Its acceptance worldwide lies largely in the people’s need for quality holiday vacation that allows them to explore different places around the world with loads of benefits. Generally, a timeshare accommodation is more than just a hotel room. It has enough space for a family and more friends with its homey and self-catering facilities like kitchen, living, dining rooms, laundry washers and even sauna, Jacuzzi, pool and kids facilities in other accommodations. Timeshare providers like Resorts Condominiums International, Interval International, Holiday Club, The Registry Collection and Preferred Residences, to name a few have thousands of destinations around the world for their clients to enjoy.

Added to that is the flexibility of when and where to use it. They have various types of ownership to choose from that would suit their lifestyle: fixed week, floating week or rotating/flex week ownership. If the owner is unable to use his timeshare for that year, he can rent it out or give it out as a gift to friends or donate to charity. And if he and his family get tired of going to the same holiday accommodation venues and want to try other new destinations, they can swap their timeshare with other affiliated vacation ownership resorts around the globe. They may also join in the timeshare networks in order to exchange their timeshare ownership with another timeshare owner directly or thru third party agents.

It also carries along with it a sense of ownership. Timesharing is vacation ownership or having a long-term vacation plan for yourself and your family. It allows a timeshare owner to have a part-ownership in a unit in a host of resorts, vacation rentals, holiday homes and hotels for at least a week every year. You own your annual vacation time in your purchased holiday accommodation or in your choice of new destination as part of timeshare exchange options.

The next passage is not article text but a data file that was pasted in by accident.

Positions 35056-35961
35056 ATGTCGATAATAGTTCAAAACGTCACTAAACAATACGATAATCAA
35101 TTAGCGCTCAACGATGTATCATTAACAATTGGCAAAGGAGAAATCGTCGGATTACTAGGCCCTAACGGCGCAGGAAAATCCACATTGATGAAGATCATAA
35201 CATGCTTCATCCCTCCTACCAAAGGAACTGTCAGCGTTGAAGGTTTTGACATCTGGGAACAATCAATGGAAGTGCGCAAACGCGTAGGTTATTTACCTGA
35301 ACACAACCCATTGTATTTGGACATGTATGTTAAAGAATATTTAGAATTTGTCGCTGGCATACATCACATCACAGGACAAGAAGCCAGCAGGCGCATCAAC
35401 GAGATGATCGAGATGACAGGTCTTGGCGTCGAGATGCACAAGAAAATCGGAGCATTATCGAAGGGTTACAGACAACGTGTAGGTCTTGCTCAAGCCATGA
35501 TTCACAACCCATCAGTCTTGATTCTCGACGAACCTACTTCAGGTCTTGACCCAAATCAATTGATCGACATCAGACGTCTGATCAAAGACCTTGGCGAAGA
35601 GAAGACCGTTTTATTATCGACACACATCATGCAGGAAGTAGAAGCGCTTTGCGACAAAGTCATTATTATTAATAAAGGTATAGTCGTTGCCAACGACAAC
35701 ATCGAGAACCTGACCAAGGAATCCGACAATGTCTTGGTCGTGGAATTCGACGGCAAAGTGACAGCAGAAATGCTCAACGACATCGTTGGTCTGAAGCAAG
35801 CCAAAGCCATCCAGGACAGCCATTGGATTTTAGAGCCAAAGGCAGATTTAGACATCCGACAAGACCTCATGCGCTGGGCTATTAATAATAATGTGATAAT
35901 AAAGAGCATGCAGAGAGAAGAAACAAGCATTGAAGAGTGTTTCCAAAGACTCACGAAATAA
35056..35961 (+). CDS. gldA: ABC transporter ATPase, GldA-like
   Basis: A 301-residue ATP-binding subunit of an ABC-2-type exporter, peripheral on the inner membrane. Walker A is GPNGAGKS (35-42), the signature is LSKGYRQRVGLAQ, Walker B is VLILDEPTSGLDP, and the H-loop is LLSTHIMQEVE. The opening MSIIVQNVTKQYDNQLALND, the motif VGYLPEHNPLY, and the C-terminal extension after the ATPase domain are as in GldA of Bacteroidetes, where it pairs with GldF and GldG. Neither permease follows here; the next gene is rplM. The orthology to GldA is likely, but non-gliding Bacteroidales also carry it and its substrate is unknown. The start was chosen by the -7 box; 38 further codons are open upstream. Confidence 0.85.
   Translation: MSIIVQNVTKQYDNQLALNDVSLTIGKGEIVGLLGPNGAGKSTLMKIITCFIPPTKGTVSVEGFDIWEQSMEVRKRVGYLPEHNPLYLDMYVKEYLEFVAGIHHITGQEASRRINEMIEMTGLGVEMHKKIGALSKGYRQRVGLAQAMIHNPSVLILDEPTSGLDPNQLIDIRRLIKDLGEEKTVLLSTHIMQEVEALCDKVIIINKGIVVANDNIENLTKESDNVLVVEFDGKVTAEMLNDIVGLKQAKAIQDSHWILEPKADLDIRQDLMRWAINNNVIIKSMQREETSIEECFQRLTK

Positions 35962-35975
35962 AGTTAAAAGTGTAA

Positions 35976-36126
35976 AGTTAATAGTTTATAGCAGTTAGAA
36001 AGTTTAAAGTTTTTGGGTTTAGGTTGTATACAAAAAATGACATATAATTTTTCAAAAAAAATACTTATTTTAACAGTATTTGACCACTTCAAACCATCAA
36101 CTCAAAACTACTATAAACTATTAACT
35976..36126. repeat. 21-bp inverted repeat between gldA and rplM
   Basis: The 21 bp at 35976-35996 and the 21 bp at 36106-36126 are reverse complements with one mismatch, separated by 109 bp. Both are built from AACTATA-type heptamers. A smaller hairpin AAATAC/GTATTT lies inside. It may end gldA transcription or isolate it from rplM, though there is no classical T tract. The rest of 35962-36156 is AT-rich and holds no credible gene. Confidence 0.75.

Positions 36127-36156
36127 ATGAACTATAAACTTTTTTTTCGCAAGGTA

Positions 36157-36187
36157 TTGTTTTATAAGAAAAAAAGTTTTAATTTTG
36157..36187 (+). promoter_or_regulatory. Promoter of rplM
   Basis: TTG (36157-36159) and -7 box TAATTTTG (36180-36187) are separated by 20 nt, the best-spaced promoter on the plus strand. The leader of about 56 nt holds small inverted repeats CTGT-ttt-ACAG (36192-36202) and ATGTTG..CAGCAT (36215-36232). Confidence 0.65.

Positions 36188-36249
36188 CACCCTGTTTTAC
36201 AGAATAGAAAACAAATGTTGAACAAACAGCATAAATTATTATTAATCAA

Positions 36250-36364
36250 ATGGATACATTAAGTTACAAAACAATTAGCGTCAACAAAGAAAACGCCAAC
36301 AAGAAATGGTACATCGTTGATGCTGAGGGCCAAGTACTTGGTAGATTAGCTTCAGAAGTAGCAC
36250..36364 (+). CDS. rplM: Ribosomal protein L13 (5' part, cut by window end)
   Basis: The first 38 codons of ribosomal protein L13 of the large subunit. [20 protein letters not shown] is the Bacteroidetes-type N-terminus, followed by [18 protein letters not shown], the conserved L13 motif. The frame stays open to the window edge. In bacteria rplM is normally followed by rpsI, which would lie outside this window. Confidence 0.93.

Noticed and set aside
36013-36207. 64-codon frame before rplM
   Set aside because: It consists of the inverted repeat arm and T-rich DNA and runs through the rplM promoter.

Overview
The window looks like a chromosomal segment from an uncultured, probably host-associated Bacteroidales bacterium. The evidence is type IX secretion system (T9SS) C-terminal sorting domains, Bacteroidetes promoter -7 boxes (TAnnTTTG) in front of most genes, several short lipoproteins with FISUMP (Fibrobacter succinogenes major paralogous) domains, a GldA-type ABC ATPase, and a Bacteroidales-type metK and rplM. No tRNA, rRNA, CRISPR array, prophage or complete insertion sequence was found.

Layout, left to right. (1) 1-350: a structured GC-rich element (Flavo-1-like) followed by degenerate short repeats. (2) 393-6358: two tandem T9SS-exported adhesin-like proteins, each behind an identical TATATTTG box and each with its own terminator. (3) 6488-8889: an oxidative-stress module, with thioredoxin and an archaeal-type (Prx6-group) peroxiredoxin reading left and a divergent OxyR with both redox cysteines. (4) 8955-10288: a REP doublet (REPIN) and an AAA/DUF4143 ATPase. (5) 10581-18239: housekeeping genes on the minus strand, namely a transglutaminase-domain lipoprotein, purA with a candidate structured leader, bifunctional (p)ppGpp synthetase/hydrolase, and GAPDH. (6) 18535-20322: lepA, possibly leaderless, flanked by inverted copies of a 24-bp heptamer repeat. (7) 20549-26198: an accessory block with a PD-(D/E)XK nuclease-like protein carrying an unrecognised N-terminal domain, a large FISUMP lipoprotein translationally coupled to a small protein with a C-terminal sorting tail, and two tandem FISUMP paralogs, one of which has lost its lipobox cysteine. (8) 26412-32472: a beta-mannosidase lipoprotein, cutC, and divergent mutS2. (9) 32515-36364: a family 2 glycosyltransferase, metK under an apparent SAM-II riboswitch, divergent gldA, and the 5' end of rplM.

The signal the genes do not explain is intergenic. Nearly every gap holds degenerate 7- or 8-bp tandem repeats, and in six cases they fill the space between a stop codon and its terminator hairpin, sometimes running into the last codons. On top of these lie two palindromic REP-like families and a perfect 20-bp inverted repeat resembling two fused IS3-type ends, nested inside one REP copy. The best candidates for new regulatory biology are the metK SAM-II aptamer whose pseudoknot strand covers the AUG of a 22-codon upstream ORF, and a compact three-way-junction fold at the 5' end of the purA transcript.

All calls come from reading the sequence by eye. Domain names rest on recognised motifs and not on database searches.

Many satisfied families appreciate the value of being able to spend quality time with family and friends in luxurious destinations worldwide. One couple said that if it had not been for timeshare, they would just be staying in the usual budget hotels and not be able to see majestic destinations within and outside their country. Certainly, it will multiply your opportunity to enjoy and afford quality experience because of your exposure to various destinations.

It allows you to plan your vacation in the long-term. One satisfied owner said that with a timeshare, it forces him to make time for his family’s yearly luxury holiday vacation which helps keep the family together. It saves him also from current huge hotel rates as he is paying at today’s prices the cost of tomorrow’s vacation.

Also, instead of purchasing a vacation home, timeshare gives you the liberty to go to a different destination each year and saves you on a full mortgage, tax and maintenance cost as you are sharing the burden of maintenance cost with other owners. You only pay for a fraction of the cost of ownership proportionate to your use each year.

Timeshare is definitely a good alternative for keen travelers but must ensure that your payments are processed thru the help of reputable timeshare merchants that will allow your transactions to be facilitated whether in-person, over the internet or by phone.

Blair ThomasBlair Thomas is an electronic payment expert, who loves all things finance and planning.  He is also the co-founder of eMerchantBroker.com, the #1 timeshare merchant account provider in the country. If you would like to see what he’s up to, add him to your Google+ circle.

Top attractions of Rio de Janeiro

The sunny climate, welcoming atmosphere, and attractions of Brazil make it a popular tourist destination, with many people choosing Rio de Janeiro for a vacation in the country. This is the second biggest city in Brazil and one of the biggest in the world. This ensures that there are plenty of things to see and do while there, and the following Rio de Janeiro travel guide provides details of some of the city’s top attractions.

No trip to Rio would be complete without spending some time on the beach and there are two famous locations for this. Copacabana is a 4km long stretch of golden sand that offers the chance to people watch, sunbathe, or play some sport. There are plenty of cafes and restaurants along the boardwalk at which to have some refreshments and visitors can also take in historic Fort Copacabana, which stands at one end of the beach. The second location is Ipanema, with this beautiful arc of soft sand regularly featuring in lists of the world’s top beaches. It is one of Rio’s top attractions and the pristine sand and clear water make it a perfect place to enjoy a relaxing day by the sea.

Christ the Redeemer
This iconic statute stands on top of Corcovado Peak and is one of the most impressive sights in Rio. It was originally designed and built during the early 1920’s, so has now been watching over the city for almost a century. A view of the statue can be gained from many locations around Rio and those that want to get a closer look can choose to climb the hundreds of steps to get to it or take an elevator for an easier trip to the summit of the peak.